"Where there is life there is hope." I know people are going to get tired of hearing this from me. I have said it, written it to people and I have even written articles about it. Where there is life there is hope isn't about addiction, our addicts, and our children, it is about life and hope.

Finally this experience has taught me to write about all of this experience. Truth is I still think my writing sucks but this is the thing that at times I credit with saving my life. Along with all of your comments.

Monday, January 9, 2012

A Mother Deals with Relapse

Over the weekend a mother that is dealing with her daughter's relapse left a comment to my 7 Truths essay posted on The Partnership's Intervene site.

I wrote her and ask her permission to re-post her comment on my blog and she gave me permission. She said there will be days that maybe she will not be so strong but this is the life she is choosing to live.

Christine Bacci says:
January 9th, 2012 at 10:48 am

I went shopping this afternoon and actually did a little dance in the car park, my daughter after being 2 years clean decided before Christmas that drugs would re enter her life, not thinking that they would also enter ours (sisters, father, mother, grandparents, aunties, uncles, cousins and friends). After the tears and the sleepless nights, this afternoon something just clicked. I want a good life with my husband, family and friends I have so much to live for I have so many dreams and so many places I want to see and so much more that I want to achieve with my career. My daughter through her addiction has taken 8 years of my life, I will not let her take any more, I wish her all the very best with her choices and hope she has a wonderful life whatever it will be, but I am done with the worry the heartache I have loved you and have been the best mother I knew how to be, I wish you well my darling, I will always love you but I have to let you go.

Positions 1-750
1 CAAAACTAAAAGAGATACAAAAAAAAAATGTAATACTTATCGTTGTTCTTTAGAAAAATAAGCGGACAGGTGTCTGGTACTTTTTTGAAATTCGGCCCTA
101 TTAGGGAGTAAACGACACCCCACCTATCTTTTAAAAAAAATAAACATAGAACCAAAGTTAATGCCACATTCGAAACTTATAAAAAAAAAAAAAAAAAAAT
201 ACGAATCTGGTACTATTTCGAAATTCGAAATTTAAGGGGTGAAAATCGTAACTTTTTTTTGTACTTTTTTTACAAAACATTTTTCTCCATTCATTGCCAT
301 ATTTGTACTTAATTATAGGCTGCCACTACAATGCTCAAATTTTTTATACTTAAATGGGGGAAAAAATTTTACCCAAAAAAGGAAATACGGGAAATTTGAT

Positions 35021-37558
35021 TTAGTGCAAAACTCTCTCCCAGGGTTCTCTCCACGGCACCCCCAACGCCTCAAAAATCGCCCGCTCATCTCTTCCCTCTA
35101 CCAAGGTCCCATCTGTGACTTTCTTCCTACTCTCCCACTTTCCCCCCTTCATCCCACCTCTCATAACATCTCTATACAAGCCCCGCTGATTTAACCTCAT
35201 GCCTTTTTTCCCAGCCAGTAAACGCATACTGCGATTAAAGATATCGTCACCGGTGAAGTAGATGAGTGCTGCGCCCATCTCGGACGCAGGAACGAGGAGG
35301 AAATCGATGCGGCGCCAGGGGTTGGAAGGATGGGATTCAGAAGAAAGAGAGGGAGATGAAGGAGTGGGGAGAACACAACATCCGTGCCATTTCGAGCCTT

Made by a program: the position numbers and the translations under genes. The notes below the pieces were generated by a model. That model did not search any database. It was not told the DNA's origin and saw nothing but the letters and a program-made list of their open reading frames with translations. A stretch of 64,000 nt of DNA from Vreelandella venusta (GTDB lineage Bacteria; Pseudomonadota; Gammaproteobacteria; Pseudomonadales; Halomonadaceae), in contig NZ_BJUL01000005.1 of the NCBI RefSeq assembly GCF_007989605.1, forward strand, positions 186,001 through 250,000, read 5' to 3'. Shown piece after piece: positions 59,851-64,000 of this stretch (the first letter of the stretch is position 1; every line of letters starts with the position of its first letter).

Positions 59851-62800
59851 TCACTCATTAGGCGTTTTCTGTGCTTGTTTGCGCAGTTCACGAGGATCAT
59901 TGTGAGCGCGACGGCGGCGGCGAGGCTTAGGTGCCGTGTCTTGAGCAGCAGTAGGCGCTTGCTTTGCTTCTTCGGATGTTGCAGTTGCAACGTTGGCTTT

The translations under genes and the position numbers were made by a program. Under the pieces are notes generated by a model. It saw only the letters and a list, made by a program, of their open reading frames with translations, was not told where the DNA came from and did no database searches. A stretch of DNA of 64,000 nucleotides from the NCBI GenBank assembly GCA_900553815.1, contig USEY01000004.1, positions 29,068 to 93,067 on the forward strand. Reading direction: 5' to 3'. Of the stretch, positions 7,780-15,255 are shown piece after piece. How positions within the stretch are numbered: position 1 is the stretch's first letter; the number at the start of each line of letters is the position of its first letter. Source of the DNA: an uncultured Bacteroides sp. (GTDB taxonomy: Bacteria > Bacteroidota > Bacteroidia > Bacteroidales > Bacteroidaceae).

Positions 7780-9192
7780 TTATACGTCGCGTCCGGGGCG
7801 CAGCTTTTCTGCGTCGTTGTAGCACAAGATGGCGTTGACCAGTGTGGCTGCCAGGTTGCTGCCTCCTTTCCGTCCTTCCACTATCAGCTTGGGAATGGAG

7 Truths About My Addict That Took 5 Years To Learn

Tuesday, January 3, 2012

More Voices of Experience

The Partnership has launched a group of podcasts from authors of books about their family addiction experiences. The authors read from their books and are interviewed about specific things in their life about dealing with addiction.

No one is alone walking this path. Hope this helps.